Egly-Ouriet Brut Tradition Grand Cru NV
I hurried down the steps of the Boeing 737-800 onto the tarmac at Edinburgh airport, and drew my fleece more tightly around my chest. I had left the warm climes of Bordeaux – it was 24ºC on my departure – and returned to the chill of Scotland. Fresh thoughts of emigrating to somewhere warmer filled my head. For now, though, that would have to wait; it was time to get writing my Bordeaux 2012 report, so that I can begin publication this week. And to refresh the palate after all those grumpy barrel samples, and to help fuel the typist’s fingers, something free of Cabernet Sauvignon and Merlot was required. Preferably something lively, fresh and invigorating. It would have to be Champagne. And why not Egly-Ouriet?
Egly-Ouriet is a well known and respected grower, although not one that I ever became sufficiently familiar with to profile on Winedoctor, back in the days before I decided solely to focus on Bordeaux and the Loire Valley. This is a family run domaine, and the patriarch Francis Egly has just 11.7 hectares of vines to his name. He is based in Ambonnay, one of several grand cru villages in the Montagne de Reims, one of Champagne’s principal regions. Ambonnay is the second largest of all the grands crus with about 360 hectares, mostly planted with Pinot Noir, this variety accounting for 85% of the vineyards here. The soils are principally belemnite and micraster chalks, very typical of the region. Francis Egly owns 8 hectares here, and this is the bedrock of the domaine; he also has 1.4 hectares in Verzenay, on the more northerly side of the mountain, and 0.3 hectares in Bouzy, next-door to Ambonnay. These latter two villages are also entirely grand cru. Completing the picture, Francis has 2 hectares of Pinot Meunier in Vrigny, a premier cru village to the west of Reims.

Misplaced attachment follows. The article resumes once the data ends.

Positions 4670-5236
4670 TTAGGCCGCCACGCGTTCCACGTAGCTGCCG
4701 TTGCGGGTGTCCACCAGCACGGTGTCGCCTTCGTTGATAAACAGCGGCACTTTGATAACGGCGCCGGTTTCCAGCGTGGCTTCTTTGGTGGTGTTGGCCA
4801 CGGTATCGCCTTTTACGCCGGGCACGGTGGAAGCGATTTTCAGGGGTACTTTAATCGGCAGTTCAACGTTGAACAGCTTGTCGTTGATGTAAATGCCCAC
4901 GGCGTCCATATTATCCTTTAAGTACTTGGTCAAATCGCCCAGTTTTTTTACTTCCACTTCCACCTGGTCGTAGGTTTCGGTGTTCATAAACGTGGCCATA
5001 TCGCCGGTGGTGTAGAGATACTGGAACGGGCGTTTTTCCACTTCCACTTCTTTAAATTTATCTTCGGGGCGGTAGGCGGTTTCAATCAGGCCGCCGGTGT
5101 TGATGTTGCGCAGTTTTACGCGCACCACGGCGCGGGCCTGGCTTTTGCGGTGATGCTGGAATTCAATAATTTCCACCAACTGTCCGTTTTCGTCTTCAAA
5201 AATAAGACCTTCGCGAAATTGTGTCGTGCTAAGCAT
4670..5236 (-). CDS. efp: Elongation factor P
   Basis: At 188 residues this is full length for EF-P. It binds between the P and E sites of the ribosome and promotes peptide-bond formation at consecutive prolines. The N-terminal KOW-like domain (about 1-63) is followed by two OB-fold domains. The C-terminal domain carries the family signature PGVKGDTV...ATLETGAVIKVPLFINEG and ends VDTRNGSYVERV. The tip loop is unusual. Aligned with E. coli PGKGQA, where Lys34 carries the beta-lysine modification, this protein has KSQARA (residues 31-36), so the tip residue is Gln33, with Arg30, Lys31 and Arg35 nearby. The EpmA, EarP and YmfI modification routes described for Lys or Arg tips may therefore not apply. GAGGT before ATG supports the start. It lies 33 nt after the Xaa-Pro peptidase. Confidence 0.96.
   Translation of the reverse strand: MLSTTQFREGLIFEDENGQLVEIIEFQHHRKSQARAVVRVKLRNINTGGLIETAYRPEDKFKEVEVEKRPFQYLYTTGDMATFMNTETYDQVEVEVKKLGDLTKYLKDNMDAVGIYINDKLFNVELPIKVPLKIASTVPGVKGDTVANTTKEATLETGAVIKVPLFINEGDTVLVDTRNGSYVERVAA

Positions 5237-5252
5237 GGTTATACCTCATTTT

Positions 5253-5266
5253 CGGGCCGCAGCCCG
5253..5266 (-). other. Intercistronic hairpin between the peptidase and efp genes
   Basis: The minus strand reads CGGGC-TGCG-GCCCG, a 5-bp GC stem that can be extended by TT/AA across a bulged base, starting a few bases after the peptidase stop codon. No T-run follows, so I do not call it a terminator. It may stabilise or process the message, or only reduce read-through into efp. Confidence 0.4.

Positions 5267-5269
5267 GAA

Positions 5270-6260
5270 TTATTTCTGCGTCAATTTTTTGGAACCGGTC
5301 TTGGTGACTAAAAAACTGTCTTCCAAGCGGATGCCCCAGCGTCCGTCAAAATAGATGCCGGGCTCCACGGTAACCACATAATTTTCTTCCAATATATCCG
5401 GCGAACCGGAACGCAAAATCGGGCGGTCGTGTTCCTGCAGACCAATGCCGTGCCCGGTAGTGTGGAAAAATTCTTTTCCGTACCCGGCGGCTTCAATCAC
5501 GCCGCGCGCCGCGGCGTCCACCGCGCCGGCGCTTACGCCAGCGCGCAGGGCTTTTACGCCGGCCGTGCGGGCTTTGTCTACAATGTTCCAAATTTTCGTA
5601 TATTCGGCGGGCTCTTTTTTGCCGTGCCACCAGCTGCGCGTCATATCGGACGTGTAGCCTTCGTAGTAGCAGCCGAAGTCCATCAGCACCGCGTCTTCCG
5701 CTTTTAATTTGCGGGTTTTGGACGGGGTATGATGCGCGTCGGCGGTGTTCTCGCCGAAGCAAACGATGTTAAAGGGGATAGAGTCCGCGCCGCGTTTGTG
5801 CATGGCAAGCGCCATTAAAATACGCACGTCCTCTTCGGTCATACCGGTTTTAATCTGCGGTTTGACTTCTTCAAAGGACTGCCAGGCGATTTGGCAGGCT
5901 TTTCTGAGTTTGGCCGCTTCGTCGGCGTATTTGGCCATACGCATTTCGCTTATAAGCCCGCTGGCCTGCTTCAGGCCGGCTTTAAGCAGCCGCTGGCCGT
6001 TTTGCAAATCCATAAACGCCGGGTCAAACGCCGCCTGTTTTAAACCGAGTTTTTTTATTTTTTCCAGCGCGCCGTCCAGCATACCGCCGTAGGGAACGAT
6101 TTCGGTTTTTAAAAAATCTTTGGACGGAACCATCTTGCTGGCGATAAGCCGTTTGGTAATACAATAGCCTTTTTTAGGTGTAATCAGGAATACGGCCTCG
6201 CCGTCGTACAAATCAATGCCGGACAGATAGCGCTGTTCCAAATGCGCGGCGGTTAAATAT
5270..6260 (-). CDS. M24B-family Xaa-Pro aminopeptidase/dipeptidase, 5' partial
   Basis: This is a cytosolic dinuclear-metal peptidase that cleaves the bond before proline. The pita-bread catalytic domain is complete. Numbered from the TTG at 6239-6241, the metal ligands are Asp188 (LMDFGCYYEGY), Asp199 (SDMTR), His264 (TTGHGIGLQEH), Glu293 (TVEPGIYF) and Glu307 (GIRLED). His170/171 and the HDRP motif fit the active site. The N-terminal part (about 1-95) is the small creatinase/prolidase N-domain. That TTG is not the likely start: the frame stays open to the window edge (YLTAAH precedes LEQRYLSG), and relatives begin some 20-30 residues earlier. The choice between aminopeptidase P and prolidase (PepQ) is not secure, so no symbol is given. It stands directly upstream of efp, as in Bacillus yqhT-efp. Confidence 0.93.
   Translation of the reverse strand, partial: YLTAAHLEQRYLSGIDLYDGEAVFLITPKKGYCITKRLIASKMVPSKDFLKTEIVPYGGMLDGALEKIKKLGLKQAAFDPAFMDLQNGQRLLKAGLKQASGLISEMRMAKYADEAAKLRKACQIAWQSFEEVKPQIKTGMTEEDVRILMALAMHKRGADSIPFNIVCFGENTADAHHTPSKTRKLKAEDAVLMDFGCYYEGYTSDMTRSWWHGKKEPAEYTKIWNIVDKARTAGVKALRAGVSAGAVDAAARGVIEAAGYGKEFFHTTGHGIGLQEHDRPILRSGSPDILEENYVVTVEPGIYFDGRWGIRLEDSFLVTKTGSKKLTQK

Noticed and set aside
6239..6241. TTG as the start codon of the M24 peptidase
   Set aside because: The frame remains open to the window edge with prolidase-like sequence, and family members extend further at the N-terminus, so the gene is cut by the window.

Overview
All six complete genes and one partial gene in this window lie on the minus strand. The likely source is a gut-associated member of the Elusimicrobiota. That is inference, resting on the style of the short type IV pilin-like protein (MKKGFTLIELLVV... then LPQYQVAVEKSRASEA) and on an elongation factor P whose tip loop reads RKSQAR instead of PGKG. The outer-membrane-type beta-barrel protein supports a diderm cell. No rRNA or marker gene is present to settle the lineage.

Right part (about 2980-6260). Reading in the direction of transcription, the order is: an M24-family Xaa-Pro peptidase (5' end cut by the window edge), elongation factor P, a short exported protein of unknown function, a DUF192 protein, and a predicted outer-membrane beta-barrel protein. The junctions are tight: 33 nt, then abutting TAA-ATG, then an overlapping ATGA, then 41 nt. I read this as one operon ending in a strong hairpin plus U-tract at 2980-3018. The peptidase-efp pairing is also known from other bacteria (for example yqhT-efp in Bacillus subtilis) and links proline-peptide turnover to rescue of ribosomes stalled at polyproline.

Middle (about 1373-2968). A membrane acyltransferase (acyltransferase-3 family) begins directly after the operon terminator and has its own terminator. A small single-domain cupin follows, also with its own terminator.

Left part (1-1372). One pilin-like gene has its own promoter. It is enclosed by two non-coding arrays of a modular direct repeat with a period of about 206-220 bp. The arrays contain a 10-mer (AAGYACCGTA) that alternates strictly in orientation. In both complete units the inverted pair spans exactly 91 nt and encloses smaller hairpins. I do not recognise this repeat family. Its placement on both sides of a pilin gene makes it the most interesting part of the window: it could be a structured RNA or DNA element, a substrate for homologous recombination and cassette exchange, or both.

This weekend’s reinvigorating libation is probably the domaine’s best known wine, and surely the ideal introduction to the Egly-Ouriet style. The Brut Tradition Grand Cru is sourced from the three aforementioned grand cru villages, and is therefore unsurprisingly dominated by Pinot Noir, which makes up 70% of the blend, the remaining 30% being Chardonnay. If you were expecting the Pinot Meunier to make an appearance, be aware that the fruit of the vines in Vrigny is channelled into its own cuvée, Les Vignes de Vrigny. The house style is influenced by the use of oak for the first fermentation for at least some (but not all) of the wines, and a relatively low dosage typically less than 5 g/l.
Although non-vintage wines can confuse communication with the consumer, this is avoided by Francis who states not only the date of disgorgement on the back label (in this case, May 2012) but also the length of time the wine was age on the lees (here, a magnificent 46 months). Nevertheless, in the glass the Egly-Ouriet Brut Tradition Grand Cru displays its youth as it foams wildly in the glass, but it soon settles down to display a calm but plentiful bead, with moderately fine bubbles. The nose is simply charming, open and accessible; it actually starts off with some notes of baked apples and feels slightly oxidative, but after about ten minutes these aromas have given way to scents of brioche and toast, with a cashew nut backdrop, and cleaner notes of fresh-cut green apple. It is classically Pinot Noir in style, and it promises much. It has a very harmonious start on the palate, showing good weight and a very creamy, pleasing, harmonious middle, with good support from the acids and mousse. It feels ripe, slightly exotic, but dry and precise. It might not have such a long finish, but it feels very composed. Overall this is a very smart Champagne which should be very popular with all. A refreshing antidote to the barrel samples of Bordeaux, and there’s no need to wait, I would be very happy to get drinking this now rather than confining to the cellar I think. 16.5/20 (15/4/13)